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  1. Sadler, Troy ; Mensah, Felicia M. (Ed.)
    As the pandemic began to disrupt school systems in March 2020, teachers were expected to quickly modify their instructional approaches. We recruited science, technology, engineering, and mathematics teachers who were recipients of National Science Foundation scholarships based on their high-quality academic record and commitment to working in high-needs school districts to participate in a longitudinal survey study. Participants (n = 153) graduated from universities or colleges in the Mountain West or western region of the Midwest. Through a series of three surveys administered throughout 2020 to all participants and follow-up focus group interviews with a subset (n = 42) in early 2021, we examined participants' perceptions and beliefs about the educational system's response to COVID-19. Participants perceived that the continuation of instructional delivery was the highest priority and that their professional needs were the lowest priority. Most participants believed the actions taken by school districts and schools to be negative or neutral. Participants were categorized by years of experience (preservice 0, novice 1–3, early career 4–5, and master 6+) to compare their perceptions of success and intentions to continue teaching. Participants perceived that their level of success increased with years of professional experience prior to the pandemic, but all participants reported feeling less successfulmore »during the pandemic. Despite participants' negative beliefs about the school response and perceived low levels of success, they intended to remain in the classroom short-term but not necessarily long term. We recommend that teacher educators and administrators (1) help teachers develop their personal knowledge and skills for use in the classroom, especially considering the national shortage of science (and STEM, broadly) teachers in high-needs districts and (2) develop proactive plans for responding to unexpected crises on large scales, as well as those limited to a particular region.« less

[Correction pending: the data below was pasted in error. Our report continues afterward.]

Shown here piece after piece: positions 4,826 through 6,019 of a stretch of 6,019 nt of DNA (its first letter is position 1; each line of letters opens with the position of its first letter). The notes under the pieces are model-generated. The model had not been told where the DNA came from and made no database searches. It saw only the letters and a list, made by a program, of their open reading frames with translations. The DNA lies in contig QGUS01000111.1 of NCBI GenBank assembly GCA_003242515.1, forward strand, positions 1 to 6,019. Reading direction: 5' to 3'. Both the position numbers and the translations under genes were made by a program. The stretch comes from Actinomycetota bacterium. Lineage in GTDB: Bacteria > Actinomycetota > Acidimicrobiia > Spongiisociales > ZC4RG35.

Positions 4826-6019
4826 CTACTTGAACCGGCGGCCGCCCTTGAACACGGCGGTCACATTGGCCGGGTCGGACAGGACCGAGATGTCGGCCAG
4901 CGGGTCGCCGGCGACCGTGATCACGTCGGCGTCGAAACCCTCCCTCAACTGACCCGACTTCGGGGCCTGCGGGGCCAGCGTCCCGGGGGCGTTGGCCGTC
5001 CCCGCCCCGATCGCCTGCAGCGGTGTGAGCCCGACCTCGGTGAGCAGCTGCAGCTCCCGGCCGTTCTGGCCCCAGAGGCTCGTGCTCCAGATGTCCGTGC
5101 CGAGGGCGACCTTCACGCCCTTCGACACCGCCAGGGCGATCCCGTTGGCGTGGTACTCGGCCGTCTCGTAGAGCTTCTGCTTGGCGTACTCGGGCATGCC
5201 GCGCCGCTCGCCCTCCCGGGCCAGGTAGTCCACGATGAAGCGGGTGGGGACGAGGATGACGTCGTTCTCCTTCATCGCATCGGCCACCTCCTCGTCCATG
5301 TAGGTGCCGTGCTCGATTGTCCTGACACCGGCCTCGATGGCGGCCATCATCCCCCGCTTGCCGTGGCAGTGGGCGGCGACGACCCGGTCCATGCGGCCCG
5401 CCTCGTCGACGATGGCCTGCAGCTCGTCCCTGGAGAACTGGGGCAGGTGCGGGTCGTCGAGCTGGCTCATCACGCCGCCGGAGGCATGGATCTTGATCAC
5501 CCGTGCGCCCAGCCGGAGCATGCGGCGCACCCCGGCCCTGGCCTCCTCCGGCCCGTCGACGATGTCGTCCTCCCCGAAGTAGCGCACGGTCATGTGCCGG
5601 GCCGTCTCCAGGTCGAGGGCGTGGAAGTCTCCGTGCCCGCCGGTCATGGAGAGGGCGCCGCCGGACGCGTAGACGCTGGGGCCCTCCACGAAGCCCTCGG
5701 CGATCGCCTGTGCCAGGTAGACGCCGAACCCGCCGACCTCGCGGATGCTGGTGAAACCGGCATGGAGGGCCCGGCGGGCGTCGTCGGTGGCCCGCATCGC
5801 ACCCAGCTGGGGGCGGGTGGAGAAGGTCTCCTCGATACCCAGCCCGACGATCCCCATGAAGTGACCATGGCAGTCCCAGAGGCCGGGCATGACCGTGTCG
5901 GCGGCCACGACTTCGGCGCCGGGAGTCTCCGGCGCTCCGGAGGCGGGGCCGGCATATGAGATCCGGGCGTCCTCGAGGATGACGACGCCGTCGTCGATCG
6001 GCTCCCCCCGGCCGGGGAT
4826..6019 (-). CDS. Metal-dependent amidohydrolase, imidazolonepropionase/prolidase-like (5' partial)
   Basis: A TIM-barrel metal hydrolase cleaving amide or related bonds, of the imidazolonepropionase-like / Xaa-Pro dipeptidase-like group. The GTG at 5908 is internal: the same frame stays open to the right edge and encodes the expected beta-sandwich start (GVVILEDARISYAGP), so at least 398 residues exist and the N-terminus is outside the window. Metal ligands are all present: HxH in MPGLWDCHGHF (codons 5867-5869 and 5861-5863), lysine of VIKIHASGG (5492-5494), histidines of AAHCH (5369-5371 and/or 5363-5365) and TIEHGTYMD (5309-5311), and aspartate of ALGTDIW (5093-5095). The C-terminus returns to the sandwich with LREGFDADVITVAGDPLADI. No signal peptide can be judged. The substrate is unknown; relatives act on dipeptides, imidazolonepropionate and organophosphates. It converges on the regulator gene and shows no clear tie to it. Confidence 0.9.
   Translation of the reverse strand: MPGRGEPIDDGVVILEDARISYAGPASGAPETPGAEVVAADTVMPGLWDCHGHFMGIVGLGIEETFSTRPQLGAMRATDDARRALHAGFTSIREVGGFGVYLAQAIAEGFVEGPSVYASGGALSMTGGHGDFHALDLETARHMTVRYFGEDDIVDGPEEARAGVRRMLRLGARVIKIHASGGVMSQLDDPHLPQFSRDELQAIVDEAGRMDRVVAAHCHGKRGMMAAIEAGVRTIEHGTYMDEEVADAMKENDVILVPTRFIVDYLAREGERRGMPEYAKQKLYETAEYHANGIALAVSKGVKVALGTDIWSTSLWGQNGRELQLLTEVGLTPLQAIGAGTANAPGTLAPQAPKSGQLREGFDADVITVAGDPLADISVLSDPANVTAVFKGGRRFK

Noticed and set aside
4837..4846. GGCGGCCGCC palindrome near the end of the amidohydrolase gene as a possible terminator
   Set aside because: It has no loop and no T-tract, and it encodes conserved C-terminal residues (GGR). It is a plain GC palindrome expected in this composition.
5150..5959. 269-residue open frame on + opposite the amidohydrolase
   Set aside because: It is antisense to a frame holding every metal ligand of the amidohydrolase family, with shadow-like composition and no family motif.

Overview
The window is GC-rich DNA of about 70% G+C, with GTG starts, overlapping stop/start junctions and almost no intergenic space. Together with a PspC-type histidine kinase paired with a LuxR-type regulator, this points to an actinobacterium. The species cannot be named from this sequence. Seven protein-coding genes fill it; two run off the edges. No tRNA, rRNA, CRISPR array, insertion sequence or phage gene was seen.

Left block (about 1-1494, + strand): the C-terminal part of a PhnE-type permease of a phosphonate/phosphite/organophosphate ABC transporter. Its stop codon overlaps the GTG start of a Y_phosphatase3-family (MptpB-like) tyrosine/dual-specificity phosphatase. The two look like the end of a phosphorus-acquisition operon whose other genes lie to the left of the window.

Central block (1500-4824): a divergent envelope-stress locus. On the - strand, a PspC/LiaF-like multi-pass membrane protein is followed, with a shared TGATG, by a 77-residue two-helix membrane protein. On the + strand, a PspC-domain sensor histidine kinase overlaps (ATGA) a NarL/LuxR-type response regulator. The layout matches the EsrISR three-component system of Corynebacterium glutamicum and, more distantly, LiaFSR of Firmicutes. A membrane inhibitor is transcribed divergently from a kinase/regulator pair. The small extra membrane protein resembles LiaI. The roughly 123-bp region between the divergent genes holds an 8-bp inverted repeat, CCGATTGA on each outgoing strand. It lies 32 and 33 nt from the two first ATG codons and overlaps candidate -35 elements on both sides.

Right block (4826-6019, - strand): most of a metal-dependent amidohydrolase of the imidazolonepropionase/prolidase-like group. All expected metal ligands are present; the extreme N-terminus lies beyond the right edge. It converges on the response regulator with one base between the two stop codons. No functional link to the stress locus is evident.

Free, publicly-accessible full text available November 10, 2023
  2. Free, publicly-accessible full text available July 13, 2023
  3. Zhou, Jianhong (Ed.)
    There is an alarming shortage of qualified STEM teachers in American PK-12 schools. The COVID-19 pandemic may exacerbate this crisis and consequently affect who participates in future STEM innovation. At three points during the pandemic, we surveyed early career teachers who were supported by the National Science Foundation as they began teaching in high-needs school districts. Teachers who felt connected to their professional and academic communities reported intentions to remain in the profession, while those who felt isolated reported intentions of leaving. It is critical for STEM academics to maintain professional relationships with graduates who pursue STEM teaching professions after graduation.
    Free, publicly-accessible full text available August 17, 2023
  4. The Problem The US is currently experiencing a shortage of K-12 science, technology, engineering, and mathematics (STEM) teachers, especially in high-poverty communities. The shortage can be explained by both low teacher recruitment and high teacher turnover; however, the reasons why teachers leave the profession are complex. The Solution We argue that teacher professional development programs are often focused on how teachers can meet the needs of their students but ignore how teachers can build their own professional resilience. We draw from research in both teacher self-efficacy and ecological adaptive capacity to propose a revised Teacher-Centered Systemic Reform Model that identifies adaptive capacity as an outcome goal for individuals and school systems. School environments are dynamic (e.g., new policies, student needs, and changing administrators), and as a result, teachers need skills to adapt, enabling them to be resilient while still meeting students’ needs. The Stakeholders Professional development, teacher educators, human resource development (HRD) practitioners, K-12 STEM teachers.